When Korede’s dinner is interrupted one night by a distress call from her sister, Ayoola, she knows what’s expected of her: bleach, rubber gloves, nerves of steel and a strong stomach. This’ll be the third boyfriend Ayoola’s dispatched in, quote, self-defence and the third mess that her lethal little sibling has left Korede to clear away. She should probably go to the police for the good of the menfolk of Nigeria, but she loves her sister and, as they say, family always comes first. Until, that is, Ayoola starts dating the doctor where Korede works as a nurse. Korede’s long been in love with him, and isn’t prepared to see him wind up with a knife in his back: but to save one would mean sacrificing the other… 


My Sister The Serial Killer is an enjoyable mix of humour and mystery, casting a keen eye on family ties, relationships and societal expectations. Delightful, all the more so for the Lagos setting, which I can relate to. But this could be anywhere in the world and applicable to all irrespective of background, as the focus is on family dynamics: how and why things are the way they are.

Beneath the humour there are serious themes at play, it deftly masks the undercurrent of distress  that is revealed subtly throughout the novel to explain why Ayoola kills and Korede doesn’t condone but neither exposes her.  It really gets to the heart of the sibling relationship – the expectation of what you should, could and must do for family.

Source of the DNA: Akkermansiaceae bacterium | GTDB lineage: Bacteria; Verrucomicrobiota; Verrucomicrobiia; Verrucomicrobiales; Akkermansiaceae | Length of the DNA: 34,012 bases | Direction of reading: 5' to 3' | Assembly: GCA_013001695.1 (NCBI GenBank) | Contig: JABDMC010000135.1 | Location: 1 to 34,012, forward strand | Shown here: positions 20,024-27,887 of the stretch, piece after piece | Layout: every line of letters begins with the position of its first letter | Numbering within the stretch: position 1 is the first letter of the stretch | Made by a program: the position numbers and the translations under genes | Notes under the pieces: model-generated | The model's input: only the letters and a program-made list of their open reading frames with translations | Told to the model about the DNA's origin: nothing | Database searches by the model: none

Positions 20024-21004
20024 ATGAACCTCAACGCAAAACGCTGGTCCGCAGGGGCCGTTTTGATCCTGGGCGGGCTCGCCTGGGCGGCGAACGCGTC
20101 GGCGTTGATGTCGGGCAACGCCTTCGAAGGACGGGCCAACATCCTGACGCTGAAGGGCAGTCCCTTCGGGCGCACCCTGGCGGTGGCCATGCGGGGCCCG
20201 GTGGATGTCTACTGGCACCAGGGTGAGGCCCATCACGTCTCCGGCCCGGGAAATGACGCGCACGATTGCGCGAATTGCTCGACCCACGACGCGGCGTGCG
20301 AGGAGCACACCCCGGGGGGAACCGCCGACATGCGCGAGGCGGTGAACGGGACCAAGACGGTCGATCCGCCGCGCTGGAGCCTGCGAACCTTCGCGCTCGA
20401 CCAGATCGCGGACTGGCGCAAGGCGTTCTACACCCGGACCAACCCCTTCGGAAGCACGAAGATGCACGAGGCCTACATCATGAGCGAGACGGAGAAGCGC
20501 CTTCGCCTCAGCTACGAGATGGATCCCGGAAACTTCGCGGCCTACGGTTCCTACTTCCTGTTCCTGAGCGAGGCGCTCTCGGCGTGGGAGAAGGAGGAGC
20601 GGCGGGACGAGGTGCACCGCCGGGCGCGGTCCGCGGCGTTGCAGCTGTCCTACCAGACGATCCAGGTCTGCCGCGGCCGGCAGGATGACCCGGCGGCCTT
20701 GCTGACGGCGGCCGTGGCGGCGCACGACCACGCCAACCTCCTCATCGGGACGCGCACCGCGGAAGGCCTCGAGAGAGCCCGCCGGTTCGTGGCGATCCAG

We see the effects on Korede who does not meet society’s standard of attractiveness – external presentation at least – becoming unintentionally skilled at passing through life unafforded romantic entanglement, serious or otherwise.  She is a unwilling member of the group, that is reliable, dependable, the hard workers who facilitate a life of ease for the fortunate few.

 How often can you forgive someone experiences as a
child especially when that was your childhood too?


 When can it be your opportunity to lash out or vent
about the unfairness of being the responsible one.

This is a lightweight read despite it’s dark themes and whilst not all characters are fully realised, it doesen’t distract whatsoever from the joy of reading this exuberant tale, moreso because the end indicates that there is change in the air, the possibility of a happy ending and that is only fair.


4 stars – really liked it


Engrossed Reader
email@engrossedreader.com
Female, in her 40's who reads when she can, often to the detriment of sleep. Enjoying most genres and formats with a preference for ebooks, mainly for convenience